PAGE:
BETWEEN WICKETS Suresh Menon

Manohar’s chance to restore dignity to the ICC

Two years ago, India, Australia and England hijacked cricket. There is a real possibility now that they might return the sport to its constituency, having enjoyed the ransom since. Much of the credit should go to Shashank Manohar, president of the Board of Control for Cricket in India and chairman of the International Cricket Council.

The ICC meeting in Dubai this week may rescind some of the decisions that made it a plaything of the ‘Big Three’. Manohar had said when he became BCCI president that he didn’t approve of the three major countries “bullying the ICC”.

The Big Three had presented to the other nations a new way of distributing the financial pie which involved keeping much of it for themselves. It meant that the ICC had been rendered virtually irrelevant.

Former England captain Michael Atherton summed it up: “Dave Richardson finds himself as chief executive without a shred of executive power, and chief executive of a body with no function.”

The ICC had become a body that echoed the words of Kerry Packer, who in the 1970s had paid a bunch of cricketers to break away from the mainstream and play in his private tournament in Australia. “From now on,” he had said, “it’s every man for himself and the devil take the hindmost.”

This had become the motto of the national cricket boards after the carve-up in 2014. Martin Snedden, New Zealand Cricket president, was quoted as saying, “The critical thing is to identify the things most important to us. That means ensuring the stability of our playing programme and revenue generation.” Self-interest begets self-interest.

Those with a sense of history which went beyond last week’s T20 clash had warned that the cycle would turn and when that happened, there would be a backlash. By undoing some of his predecessor’s work, Manohar might help avert that.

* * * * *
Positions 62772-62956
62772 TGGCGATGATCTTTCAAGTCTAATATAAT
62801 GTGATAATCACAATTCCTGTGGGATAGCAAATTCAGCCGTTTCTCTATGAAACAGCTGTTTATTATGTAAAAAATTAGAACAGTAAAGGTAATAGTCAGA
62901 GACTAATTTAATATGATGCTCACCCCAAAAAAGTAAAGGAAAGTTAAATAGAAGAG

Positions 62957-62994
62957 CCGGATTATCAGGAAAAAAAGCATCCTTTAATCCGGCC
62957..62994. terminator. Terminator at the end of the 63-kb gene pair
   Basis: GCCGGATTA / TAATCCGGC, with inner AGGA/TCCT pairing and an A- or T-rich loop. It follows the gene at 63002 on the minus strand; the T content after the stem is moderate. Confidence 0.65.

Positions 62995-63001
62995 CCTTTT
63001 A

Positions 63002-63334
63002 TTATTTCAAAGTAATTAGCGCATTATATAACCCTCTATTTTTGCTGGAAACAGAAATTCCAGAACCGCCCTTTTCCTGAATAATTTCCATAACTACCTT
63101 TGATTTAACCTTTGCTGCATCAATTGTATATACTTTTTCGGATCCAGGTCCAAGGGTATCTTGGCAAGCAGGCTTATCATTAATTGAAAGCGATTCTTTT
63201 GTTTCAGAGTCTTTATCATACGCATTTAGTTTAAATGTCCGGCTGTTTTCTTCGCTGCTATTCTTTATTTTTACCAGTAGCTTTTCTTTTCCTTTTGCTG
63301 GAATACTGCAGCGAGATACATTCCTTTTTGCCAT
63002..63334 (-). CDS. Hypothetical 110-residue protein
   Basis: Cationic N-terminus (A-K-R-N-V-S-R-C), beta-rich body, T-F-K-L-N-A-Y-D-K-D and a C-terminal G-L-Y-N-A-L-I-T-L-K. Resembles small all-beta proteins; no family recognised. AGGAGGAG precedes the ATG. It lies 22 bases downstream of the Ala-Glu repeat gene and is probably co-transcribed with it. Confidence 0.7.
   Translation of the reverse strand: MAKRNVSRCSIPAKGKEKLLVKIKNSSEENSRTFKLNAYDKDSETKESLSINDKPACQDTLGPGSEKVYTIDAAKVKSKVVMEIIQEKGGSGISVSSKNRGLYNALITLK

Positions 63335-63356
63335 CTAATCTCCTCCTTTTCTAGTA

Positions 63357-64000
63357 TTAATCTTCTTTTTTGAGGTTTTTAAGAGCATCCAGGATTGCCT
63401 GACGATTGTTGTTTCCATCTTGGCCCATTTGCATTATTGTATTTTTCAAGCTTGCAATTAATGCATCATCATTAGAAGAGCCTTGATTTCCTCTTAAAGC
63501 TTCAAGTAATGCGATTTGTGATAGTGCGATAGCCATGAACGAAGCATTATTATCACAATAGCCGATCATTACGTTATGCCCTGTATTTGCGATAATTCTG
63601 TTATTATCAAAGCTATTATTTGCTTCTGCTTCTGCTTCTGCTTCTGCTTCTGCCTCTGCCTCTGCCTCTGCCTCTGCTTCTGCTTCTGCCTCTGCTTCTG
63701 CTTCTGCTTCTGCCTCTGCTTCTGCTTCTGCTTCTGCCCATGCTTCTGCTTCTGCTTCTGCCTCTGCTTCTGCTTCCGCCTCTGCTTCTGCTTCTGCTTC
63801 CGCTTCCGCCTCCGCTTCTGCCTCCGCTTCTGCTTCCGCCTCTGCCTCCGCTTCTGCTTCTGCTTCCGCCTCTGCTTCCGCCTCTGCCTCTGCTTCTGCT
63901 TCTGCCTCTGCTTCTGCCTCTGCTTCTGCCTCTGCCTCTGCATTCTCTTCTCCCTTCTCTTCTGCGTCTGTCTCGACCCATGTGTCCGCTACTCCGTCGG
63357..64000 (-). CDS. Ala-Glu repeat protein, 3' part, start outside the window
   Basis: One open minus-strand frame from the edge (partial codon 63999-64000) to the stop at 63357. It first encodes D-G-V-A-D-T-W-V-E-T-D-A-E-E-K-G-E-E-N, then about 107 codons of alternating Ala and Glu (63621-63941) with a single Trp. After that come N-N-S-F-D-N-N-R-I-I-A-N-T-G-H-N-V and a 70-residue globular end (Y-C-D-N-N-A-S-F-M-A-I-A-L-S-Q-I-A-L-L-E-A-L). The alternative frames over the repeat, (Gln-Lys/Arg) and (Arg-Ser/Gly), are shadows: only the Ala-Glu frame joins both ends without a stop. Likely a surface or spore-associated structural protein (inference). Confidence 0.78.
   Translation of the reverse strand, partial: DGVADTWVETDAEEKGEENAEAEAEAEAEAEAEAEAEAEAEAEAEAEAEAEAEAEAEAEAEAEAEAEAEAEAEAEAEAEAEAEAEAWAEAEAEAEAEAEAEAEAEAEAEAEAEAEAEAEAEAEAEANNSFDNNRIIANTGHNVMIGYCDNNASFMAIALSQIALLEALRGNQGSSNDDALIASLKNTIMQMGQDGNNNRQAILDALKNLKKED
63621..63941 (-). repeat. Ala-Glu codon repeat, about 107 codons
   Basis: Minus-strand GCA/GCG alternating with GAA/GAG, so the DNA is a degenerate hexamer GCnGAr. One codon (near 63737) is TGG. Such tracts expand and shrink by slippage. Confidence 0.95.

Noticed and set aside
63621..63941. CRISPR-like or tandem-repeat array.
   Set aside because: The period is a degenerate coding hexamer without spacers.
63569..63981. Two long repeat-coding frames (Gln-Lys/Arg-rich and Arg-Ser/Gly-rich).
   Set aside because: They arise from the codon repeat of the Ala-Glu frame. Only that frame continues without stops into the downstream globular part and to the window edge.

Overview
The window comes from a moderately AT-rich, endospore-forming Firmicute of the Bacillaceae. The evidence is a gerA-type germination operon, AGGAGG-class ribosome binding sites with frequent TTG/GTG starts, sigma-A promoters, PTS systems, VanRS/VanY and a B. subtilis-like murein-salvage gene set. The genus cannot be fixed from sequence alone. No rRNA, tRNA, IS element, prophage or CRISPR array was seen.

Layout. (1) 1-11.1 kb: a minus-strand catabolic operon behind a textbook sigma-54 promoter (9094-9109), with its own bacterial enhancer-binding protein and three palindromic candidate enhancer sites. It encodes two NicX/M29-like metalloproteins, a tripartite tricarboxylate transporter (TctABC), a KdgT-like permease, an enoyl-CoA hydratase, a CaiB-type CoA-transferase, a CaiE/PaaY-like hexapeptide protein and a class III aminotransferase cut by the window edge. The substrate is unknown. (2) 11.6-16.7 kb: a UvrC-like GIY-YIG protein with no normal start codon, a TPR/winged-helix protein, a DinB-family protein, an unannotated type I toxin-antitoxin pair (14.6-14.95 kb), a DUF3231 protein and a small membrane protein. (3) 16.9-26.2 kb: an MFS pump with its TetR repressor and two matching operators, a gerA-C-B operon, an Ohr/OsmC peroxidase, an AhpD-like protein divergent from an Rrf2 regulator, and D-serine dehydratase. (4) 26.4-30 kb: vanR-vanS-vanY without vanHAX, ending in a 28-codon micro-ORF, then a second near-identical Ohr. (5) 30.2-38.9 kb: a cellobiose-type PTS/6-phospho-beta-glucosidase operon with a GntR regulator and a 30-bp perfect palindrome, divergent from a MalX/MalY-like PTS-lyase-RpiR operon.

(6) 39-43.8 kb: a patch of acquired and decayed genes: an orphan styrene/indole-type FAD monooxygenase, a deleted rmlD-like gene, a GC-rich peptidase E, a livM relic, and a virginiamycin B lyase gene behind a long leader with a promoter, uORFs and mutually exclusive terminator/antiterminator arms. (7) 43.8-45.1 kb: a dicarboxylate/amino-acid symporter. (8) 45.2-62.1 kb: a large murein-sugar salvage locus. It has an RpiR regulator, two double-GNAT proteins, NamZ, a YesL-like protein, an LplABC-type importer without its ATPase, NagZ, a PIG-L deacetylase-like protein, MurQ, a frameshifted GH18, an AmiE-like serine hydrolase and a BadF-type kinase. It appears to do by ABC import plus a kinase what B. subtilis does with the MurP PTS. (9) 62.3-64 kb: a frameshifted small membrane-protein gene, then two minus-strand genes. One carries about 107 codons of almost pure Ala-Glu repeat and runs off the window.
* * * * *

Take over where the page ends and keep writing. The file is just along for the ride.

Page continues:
Always in spin

In sport, the wheel is always in spin. So, too, in sports administration. Till 1992, England and Australia ran the game armed with the veto power. After that India ran it armed with the largest television audience in the world and hence the financial muscle.

Amazingly “if all goes well” it would have taken just two years for sanity to be restored. Of the three men who orchestrated the carve-up, Australia’s Wally Edwards has retired, India’s N. Srinivasan has been forcibly retired, leaving only England’s Giles Clark still active, and nursing the ambition to take over as the next ICC chairman.

But neither Australia nor South Africa are in the mood to support him, and in all likelihood India, led by Manohar, are unlikely to take a backward step. But India haven’t spoken yet on the issue. There is, however, much to recommend a clean break from the tainted trio.

The new chairman will also have to sever connections with his home board as Manohar seeks to apply the ‘Conflict of Interest’ rule he has brought into the BCCI to the international body, too. This was also a recommendation of the Woolf Report, the ICC’s governance review of 2012 which said that “an ICC director should not concurrently hold any leadership or executive post with his home board,” in its recommended changes. The report was trashed by India, and remained trashed.

When England and Australia gave up their veto power, they were bowing to the inevitable at the time. The balance of power had shifted towards Asia, and they had been slow in recognising that. If India voluntary gives up the power and money they had managed for themselves, that might be a rare instance of a national body looking beyond its own bottom line.

It is nice to think thus, but perhaps here too there is an element of inevitability. Ruled by the oligarchy, the ICC has, in a very short time, presided over the rapid decline of cricket in the West Indies, garnered much resentment over the manner in which the non-Test countries are treated, allowed the future tours programme to be manipulated and ignored the Olympic Games and what it might mean to cricket. Bottom lines can take you only that far.

India’s argument for the carve-up was that most of the money in the game was being generated here anyway and they were merely formalising what was unofficially accepted — that they ran the world game. There was also a school of thought which believed that the veto countries had had a long run and now it was India’s turn.

But the problem with a unipolar world is that the greatest good for the greatest number is replaced by the greatest good for number one.

Manohar’s term as chairman ends in a few months. If he pushes through some of the reforms the ICC is crying out for, he would have left a greater impact on the sport than if he allowed greed and a misplaced sense of patriotism to decide.


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